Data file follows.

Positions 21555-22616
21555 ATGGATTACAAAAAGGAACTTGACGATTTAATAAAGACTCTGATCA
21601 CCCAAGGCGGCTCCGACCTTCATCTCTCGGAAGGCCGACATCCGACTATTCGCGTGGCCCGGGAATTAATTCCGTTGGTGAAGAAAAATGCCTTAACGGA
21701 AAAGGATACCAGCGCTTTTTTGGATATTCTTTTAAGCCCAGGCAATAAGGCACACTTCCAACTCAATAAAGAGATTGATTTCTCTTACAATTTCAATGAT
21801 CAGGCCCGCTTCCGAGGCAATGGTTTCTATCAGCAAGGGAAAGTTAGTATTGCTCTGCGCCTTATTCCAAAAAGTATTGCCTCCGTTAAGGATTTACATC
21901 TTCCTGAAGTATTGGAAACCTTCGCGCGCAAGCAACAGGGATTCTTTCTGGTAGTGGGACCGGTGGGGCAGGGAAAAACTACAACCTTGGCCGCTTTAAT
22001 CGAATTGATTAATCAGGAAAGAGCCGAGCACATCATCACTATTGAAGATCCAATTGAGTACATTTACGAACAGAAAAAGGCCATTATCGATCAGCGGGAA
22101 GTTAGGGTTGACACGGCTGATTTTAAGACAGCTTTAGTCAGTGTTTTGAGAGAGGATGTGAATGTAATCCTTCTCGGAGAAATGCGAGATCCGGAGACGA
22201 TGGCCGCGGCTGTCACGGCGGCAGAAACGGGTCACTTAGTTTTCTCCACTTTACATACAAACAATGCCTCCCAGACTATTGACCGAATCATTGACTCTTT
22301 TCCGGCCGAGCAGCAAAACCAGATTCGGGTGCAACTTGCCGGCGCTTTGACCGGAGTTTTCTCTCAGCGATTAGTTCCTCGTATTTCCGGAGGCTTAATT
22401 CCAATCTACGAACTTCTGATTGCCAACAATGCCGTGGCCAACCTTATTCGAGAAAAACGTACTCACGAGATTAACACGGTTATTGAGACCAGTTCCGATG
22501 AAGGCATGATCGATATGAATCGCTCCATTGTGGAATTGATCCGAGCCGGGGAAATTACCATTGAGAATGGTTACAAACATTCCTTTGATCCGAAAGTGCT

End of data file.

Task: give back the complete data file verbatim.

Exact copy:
Positions 21555-22616
21555 ATGGATTACAAAAAGGAACTTGACGATTTAATAAAGACTCTGATCA
21601 CCCAAGGCGGCTCCGACCTTCATCTCTCGGAAGGCCGACATCCGACTATTCGCGTGGCCCGGGAATTAATTCCGTTGGTGAAGAAAAATGCCTTAACGGA
21701 AAAGGATACCAGCGCTTTTTTGGATATTCTTTTAAGCCCAGGCAATAAGGCACACTTCCAACTCAATAAAGAGATTGATTTCTCTTACAATTTCAATGAT
21801 CAGGCCCGCTTCCGAGGCAATGGTTTCTATCAGCAAGGGAAAGTTAGTATTGCTCTGCGCCTTATTCCAAAAAGTATTGCCTCCGTTAAGGATTTACATC
21901 TTCCTGAAGTATTGGAAACCTTCGCGCGCAAGCAACAGGGATTCTTTCTGGTAGTGGGACCGGTGGGGCAGGGAAAAACTACAACCTTGGCCGCTTTAAT
22001 CGAATTGATTAATCAGGAAAGAGCCGAGCACATCATCACTATTGAAGATCCAATTGAGTACATTTACGAACAGAAAAAGGCCATTATCGATCAGCGGGAA
22101 GTTAGGGTTGACACGGCTGATTTTAAGACAGCTTTAGTCAGTGTTTTGAGAGAGGATGTGAATGTAATCCTTCTCGGAGAAATGCGAGATCCGGAGACGA
22201 TGGCCGCGGCTGTCACGGCGGCAGAAACGGGTCACTTAGTTTTCTCCACTTTACATACAAACAATGCCTCCCAGACTATTGACCGAATCATTGACTCTTT
22301 TCCGGCCGAGCAGCAAAACCAGATTCGGGTGCAACTTGCCGGCGCTTTGACCGGAGTTTTCTCTCAGCGATTAGTTCCTCGTATTTCCGGAGGCTTAATT
22401 CCAATCTACGAACTTCTGATTGCCAACAATGCCGTGGCCAACCTTATTCGAGAAAAACGTACTCACGAGATTAACACGGTTATTGAGACCAGTTCCGATG
22501 AAGGCATGATCGATATGAATCGCTCCATTGTGGAATTGATCCGAGCCGGGGAAATTACCATTGAGAATGGTTACAAACATTCCTTTGATCCGAAAGTGCT